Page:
Nashville offers great music, history and much more for families
I was primed for a short getaway recently. Nashville seemed like an obvious and long-overdue choice for my family of music lovers.
From the vibrant and eclectic historic downtown area to the numerous venues scattered throughout the city, visitors are never too far from the music that Nashville is famous for. And you never know when you might pop in on the next Kenny Chesney or Alan Jackson.
Close enough from Atlanta for a two- or three-night getaway, Nashville certainly has enough family fun to merit longer stays. We made our trip before the devastating flood that hit in early May, but the city has recovered as nearly all major attractions are back in business.
Our two must-see attractions were the Grand Ole Opry and the Country Music Hall of Fame and Museum.
We were fortunate to be able to tour the Grand Ole Opry, hard hit by the flood and now closed until October. But all events for the Opry have been re-routed to other venues, including the historic Ryman Auditorium. The nearby Gaylord Opryland Hotel is scheduled to reopen in mid-November.
I took the Opry tour with my two oldest daughters. The modern façade on the outside of the building didn’t prepare me for the step-back-in-time feeling I got when I entered the venue. After a short video history of the Opry, the tour takes you backstage to the dressing rooms and then on stage. The guides make the tour special by telling stories and intimate details about country stars from Porter Wagoner and Minnie Pearl to Carrie Underwood. My 17-year-old daughter admitted that setting foot on stage gave her chills. It was a great experience for us all.
The Hall of Fame and Museum takes the curious from the roots of country music through modern day with artifacts, photos, original recordings and video. A colorful menagerie of stage costumes, instruments and even Elvis Presley’s Cadillac with gold flakes in the paint are on display. The museum houses more than 800 costumes and 600 instruments, and the displays are interchanged from time to time.
The Ryman Auditorium downtown, which was home to the Opry until 1974, also is full of history and a wonderful tour for the whole family.
We even ventured downtown and the kids enjoyed browsing wide-eyed at the variety of restaurants, shops and music venues. My wife was especially excited to come across Dolly Parton’s new store called Treasures & Trinkets but disappointed that we missed the grand opening by three weeks.
We stopped for lunch at the Hard Rock Café on our first day, then returned that night and made a stop at an ice cream shop and a couple of other stores. We kept the kids out of the honky tonks, but there are a few all-ages venues in the district.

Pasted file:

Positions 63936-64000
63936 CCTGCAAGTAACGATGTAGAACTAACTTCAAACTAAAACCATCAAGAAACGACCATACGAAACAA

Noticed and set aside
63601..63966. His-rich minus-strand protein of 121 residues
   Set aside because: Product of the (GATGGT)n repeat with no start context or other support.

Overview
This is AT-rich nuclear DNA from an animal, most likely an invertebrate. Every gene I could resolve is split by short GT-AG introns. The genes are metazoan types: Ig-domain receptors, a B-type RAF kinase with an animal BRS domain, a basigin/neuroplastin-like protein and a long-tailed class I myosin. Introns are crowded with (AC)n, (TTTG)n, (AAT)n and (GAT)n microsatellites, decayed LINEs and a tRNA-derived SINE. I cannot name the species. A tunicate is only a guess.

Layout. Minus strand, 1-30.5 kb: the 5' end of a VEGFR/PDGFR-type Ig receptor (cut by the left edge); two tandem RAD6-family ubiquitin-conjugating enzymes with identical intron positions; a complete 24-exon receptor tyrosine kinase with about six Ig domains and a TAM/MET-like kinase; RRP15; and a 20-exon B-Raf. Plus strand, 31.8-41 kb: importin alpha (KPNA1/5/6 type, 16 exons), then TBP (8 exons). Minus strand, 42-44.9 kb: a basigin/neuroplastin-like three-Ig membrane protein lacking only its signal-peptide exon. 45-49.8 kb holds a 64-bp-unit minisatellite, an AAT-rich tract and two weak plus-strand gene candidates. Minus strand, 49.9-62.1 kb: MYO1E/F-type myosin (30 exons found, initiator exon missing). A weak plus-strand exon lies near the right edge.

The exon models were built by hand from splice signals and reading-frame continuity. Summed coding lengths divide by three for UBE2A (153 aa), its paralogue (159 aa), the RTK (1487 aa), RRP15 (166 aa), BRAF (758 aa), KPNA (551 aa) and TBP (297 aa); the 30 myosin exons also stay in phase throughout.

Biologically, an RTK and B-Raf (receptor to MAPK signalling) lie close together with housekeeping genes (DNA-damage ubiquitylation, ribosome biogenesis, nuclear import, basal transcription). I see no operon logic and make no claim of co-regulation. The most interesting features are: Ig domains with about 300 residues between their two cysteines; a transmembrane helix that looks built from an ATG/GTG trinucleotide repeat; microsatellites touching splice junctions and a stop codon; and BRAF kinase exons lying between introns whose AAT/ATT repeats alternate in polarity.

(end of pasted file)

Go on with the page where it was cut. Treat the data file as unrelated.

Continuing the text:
Music may be the reason most people come to Nashville, but there are plenty of other family attractions to keep the good times rolling. Be sure to check out these popular Music City family attractions:
The Parthenon: This breathtaking structure was originally built for Tennessee’s 1897 Centennial Exposition. It is the world’s only full-sized replica of the Greek Parthenon and houses Athena, the tallest indoor structure in the Western world. The venue also serves as the city’s art museum. If your kids are skeptical, you can let them know that the movie Percy Jackson and the Olympians was filmed there.
The Hermitage: (home of President Andrew Jackson): If the kids are into history, this majestic home is well worth a quick visit. While being led by guides in period costumes, you will learn about Jackson’s life. All ages will enjoy a ride on a horse-drawn carriage around the grounds.
Adventure Science Center: This place proves that science can be fun for kids of all ages. The hands-on museum teaches visitors about the environment, physics and technology as they cruise through colorful and senses-stimulating exhibits.
Outdoor fun: The Nashville Shores water park gives families the perfect place to cut loose and have some fun in the sun. A new wave pool and lazy river adds to attractions that include five waterslides and a beach with banana boat rides, kayaking and swimming. Another worthwhile break from the city’s rich music and history is Nashville Zoo at Grassmere. Introduced at the zoo this past spring were seven zebras, all of which were pregnant, a pair of white tiger cubs and two giant anteaters. The animal shows and zookeeper talks are informative and entertaining.
To find out more about family attractions in the Music City, go to www.visitmusiccity.com